How To Photograph Flowers, Part 5

How To Photograph Flowers, Part 5

©NYI Student Lukas Forejt

El Nino or not, it's springtime in the Northern Hemisphere and the tulips and daffodils are poking up around our toes. The magnolias are ready to pop and the cherry blossoms aren't far behind.

No matter where in the world you live, it's time to grab your camera, don your raincoat, and get out there among the beautiful spring flowers. (Okay, if you're in the Southern Hemisphere, it won't be spring for six months. But let's not quibble.)

Before we get into some Advanced Techniques you can use in your photographs of flowers, if you haven't done so yet we suggest you review the Basics of Flower Photography presented in last month's article "How to Take Great Photographs of Flowers." If you've never read that article, do so now. It's full of Basic Concepts on which we're going to expand in this article. Read it... then come back!

©NYI Student Brett S. Olson
Okay. Now that you've read or reviewed that article, let's move on and look at some other things you can do.

When we photograph a flower close up - whether growing in a garden or peeking out of a vase - we often use selective focus. In other words, we shoot with a wide aperture (low f-number) to throw the background out of focus so it doesn't distract attention from the flower. This is a common technique that usually renders the background in muted green (of other plants) or blue (of the sky).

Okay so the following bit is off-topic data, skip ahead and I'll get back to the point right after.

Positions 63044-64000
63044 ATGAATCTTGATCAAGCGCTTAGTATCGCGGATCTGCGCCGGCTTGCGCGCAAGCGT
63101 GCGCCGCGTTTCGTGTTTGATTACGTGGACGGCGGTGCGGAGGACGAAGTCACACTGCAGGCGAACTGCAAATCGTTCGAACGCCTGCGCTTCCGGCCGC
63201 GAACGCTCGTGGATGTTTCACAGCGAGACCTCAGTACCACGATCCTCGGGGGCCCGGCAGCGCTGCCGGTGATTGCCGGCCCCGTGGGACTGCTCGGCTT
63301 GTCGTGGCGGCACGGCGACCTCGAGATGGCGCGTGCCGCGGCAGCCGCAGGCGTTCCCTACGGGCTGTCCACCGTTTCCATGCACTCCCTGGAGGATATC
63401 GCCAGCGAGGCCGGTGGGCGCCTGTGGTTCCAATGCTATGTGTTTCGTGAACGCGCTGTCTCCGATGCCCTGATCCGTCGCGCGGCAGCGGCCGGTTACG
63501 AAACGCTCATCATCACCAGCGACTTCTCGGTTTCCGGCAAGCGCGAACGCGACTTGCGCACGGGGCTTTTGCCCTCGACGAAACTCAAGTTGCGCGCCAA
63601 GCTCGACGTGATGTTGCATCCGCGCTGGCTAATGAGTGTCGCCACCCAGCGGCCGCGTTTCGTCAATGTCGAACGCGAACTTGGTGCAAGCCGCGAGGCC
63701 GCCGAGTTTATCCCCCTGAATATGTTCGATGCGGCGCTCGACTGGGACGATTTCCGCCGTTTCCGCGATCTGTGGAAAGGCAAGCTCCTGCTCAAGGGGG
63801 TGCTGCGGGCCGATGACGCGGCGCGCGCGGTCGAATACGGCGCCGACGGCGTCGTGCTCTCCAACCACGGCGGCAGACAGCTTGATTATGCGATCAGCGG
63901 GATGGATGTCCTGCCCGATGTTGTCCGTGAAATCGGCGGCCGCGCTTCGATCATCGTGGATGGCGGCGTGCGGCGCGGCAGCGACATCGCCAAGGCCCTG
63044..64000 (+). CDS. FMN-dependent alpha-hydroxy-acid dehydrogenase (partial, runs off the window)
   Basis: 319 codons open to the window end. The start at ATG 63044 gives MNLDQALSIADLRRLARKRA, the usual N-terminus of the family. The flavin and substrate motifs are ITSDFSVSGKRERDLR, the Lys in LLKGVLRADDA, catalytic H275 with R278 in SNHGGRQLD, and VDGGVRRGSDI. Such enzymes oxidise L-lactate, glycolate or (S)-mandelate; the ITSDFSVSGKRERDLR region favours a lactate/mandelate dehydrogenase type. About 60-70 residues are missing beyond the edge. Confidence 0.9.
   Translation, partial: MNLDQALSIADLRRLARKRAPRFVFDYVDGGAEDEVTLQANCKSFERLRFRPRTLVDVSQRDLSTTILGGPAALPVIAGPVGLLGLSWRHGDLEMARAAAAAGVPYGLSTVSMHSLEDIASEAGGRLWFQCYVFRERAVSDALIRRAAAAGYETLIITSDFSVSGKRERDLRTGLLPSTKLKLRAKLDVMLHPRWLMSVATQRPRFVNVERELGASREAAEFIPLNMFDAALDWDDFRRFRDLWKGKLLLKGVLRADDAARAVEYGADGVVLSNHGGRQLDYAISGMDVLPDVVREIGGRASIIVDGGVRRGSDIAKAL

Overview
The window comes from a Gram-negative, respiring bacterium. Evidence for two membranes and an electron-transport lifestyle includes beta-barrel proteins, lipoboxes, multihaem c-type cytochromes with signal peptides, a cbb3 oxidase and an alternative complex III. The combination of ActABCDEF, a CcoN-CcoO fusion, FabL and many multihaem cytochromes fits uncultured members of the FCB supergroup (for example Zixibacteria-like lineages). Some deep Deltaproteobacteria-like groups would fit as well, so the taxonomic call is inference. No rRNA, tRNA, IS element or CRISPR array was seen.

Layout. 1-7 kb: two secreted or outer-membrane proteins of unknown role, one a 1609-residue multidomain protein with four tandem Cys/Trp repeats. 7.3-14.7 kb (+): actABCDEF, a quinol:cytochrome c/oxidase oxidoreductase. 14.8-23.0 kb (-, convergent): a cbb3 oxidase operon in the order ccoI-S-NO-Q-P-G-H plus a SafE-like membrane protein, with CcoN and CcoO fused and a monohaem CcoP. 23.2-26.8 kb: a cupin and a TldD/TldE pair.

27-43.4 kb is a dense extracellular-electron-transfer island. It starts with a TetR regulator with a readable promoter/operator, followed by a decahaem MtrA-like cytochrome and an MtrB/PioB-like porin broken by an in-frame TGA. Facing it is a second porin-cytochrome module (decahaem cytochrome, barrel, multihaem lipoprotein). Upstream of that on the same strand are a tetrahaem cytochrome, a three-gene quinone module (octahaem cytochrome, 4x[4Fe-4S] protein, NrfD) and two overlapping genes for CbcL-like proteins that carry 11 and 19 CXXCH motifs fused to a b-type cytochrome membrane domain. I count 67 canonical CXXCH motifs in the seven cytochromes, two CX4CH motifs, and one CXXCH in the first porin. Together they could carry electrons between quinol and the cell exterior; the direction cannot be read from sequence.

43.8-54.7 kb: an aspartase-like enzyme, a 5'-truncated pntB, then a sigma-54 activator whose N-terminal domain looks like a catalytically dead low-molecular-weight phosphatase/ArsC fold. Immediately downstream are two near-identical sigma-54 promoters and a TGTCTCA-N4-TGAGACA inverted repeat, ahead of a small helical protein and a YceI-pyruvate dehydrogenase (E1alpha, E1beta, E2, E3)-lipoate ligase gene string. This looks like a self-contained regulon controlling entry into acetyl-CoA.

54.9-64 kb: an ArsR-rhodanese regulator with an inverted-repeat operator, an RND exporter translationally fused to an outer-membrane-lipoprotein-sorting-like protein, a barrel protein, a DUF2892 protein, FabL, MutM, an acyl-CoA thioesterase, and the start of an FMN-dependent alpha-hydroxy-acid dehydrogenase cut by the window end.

But the background need not be confined to these muted colors. It's possible to add drama and a sense of the unexpected by inserting a different type of background into the photograph, like this:

These graceful white lilies pop out in this photograph because of the deep red background. Are these lilies in a garden or a vase? We don't know. All we see are the flowers against the solid-colored background.

How can you produce such a solid-colored background in your flower pictures? Simple. Place a colored panel behind the flowers! A panel of photographic seamless paper. A panel of art-supply construction paper. A panel made from a sheet or pillowcase. Anything. Choose the color you like - and place it as a panel behind the flowers. Indoors, you may need some tape or thumbtacks to fasten your background to a wall. Outdoors, you may be able to prop your background up against other flowers in the garden...or you may have a friend or assistant hold it in place.

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